The pursuit of impartiality can make people do mad things. A number of journalists I know abstain from voting in order to maintain it. This has always struck me as a revealingly tribal way of viewing the world: is the only critical judgment they make about politics whether to tick a red or blue box at election time? Inevitably if you raise children, look after elderly relatives, drive, use public transport, rent, have a mortgage or a portfolio of properties, you reach conclusions about whether your country is run well or badly.
Tim Davie, the BBC’s director-general, is now grappling with the fallout from his own moment of madness. In banning Gary Lineker, the former England international, from presenting the football highlights over his intemperate tweets about the rhetoric used by Conservative ministers to justify their new asylum policy, he ripped up the corporation’s established precedent.
Ex-footballers and others who produce entertainment for the BBC have long been able to enjoy greater freedom on what they can say and do than those who cover news. No one at the BBC sought to remove the sports pundit Ian Wright, or force him to retract his remarks saying that he had admired Margaret Thatcher because she was “a strong woman” like his mother, and she allowed him to keep “a lot more of the money I earned”. No one at the corporation sought to bar Lineker after he came out for Remain in 2016 or called for Labour to “bin Corbyn” in 2017. One reason why the BBC has now ended up having to cancel or curtail much of its football coverage is because the principle that ex-footballers can make political remarks outside of their broadcast roles is well-established.
As it happens, I agree with Wright that the top rate of tax when Margaret Thatcher came to power, at 83 per cent, was far too high, and with Lineker that it would have been better all round had the UK remained in the EU and Jeremy Corbyn not led the Labour party into the elections of 2017 and 2019. But I disagree with Lineker that the UK’s rhetoric on immigration sounds like that of 1930s Germany. The comparison is crass twice over: it minimises the explicit violence of Nazi rhetoric, and it ignores the far greater similarities between British rhetoric then and British rhetoric now.
But neither I nor anyone else has the right to expect that the celebrity presenting the football highlights will be aligned with them on taxation, the UK’s institutional arrangements, the Labour party leadership or the proper way to think or talk about British immigration policy when they are off air.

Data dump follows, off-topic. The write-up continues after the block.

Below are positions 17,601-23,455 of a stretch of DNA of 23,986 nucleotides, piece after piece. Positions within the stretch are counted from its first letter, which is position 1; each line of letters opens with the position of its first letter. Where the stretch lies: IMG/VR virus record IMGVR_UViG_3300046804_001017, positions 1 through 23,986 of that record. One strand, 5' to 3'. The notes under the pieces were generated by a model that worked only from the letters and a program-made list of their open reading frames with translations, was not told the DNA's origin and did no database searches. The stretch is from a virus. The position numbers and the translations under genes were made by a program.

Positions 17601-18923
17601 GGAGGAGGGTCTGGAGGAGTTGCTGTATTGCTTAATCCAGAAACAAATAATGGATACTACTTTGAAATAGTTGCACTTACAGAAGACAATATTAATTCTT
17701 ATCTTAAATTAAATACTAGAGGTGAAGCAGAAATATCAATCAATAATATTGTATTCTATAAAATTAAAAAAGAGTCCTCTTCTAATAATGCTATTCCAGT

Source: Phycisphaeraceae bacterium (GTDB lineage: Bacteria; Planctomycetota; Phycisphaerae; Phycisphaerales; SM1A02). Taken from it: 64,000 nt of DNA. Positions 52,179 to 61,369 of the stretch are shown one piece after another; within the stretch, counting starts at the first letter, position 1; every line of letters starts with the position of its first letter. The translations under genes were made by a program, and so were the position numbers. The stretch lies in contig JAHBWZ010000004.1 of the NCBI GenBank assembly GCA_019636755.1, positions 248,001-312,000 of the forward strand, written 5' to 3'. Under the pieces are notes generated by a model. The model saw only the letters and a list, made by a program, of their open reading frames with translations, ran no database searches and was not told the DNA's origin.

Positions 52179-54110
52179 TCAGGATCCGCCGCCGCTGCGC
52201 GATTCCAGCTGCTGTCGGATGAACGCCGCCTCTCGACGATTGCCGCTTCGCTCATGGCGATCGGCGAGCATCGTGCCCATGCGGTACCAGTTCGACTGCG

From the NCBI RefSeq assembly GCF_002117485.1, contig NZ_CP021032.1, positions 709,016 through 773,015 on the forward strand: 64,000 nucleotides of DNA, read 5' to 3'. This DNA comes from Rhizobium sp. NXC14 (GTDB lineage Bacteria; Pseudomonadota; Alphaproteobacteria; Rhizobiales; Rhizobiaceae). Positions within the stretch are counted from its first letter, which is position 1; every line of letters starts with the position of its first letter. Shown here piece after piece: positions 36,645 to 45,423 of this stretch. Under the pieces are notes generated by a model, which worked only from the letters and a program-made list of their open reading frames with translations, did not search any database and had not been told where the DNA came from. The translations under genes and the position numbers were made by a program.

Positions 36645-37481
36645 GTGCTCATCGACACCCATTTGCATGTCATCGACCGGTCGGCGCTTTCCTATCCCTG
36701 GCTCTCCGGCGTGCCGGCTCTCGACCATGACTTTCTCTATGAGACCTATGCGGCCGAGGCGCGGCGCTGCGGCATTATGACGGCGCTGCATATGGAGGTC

The BBC’s blunders in their handling of the Lineker affair echo how Disney bungled the controversy over the actor Gina Carano’s conspiracy-laden tweets. Carano was fired from her role as the mercenary Cara Dune on the Star Wars show The Mandalorian on the grounds that she did not share Disney’s “values”. But Carano was not hired for her “values” and she should not, therefore, have been dismissed as a result of them.
Bob Chapek, Disney’s then-CEO, and Davie face similar challenges: pressure from politicians that pushes them in a conservative direction, pressure from staff that moves them in a liberal one. Added to that, social media has created a new realm of speech. Lineker’s tweets are not private, obviously, but they are not corporate missives or professional remarks either.
Although Twitter is public, people follow celebrities and other figures to gain an unvarnished insight into who they are. But following people we admire in one arena on social media almost inevitably involves learning about things we disagree with them on in others. It’s reasonable for us to draw inferences about whether or not we would like to hang out with that person, or whether we would see a film based on their recommendation. But crass tweets about migration policy which reveal you badly need to read Louise London’s Whitehall and the Jews are not a reasonable metric to bar you from presenting the football.
This inevitably means that some people will face greater limitations on what they say on social media. Litigating your own organisation’s internal disputes in public is, obviously, a no-no, while it is reasonable to assume that people will have a higher tolerance for eccentric tweets from actors than they might from a medical professional.
But regardless of the exact nature of the role, the challenge for politicians, CEOs and other leaders today is to argue that the only reasonable expectation you have of a service is professionalism: not that their social media feeds will be free of anything you find disagreeable.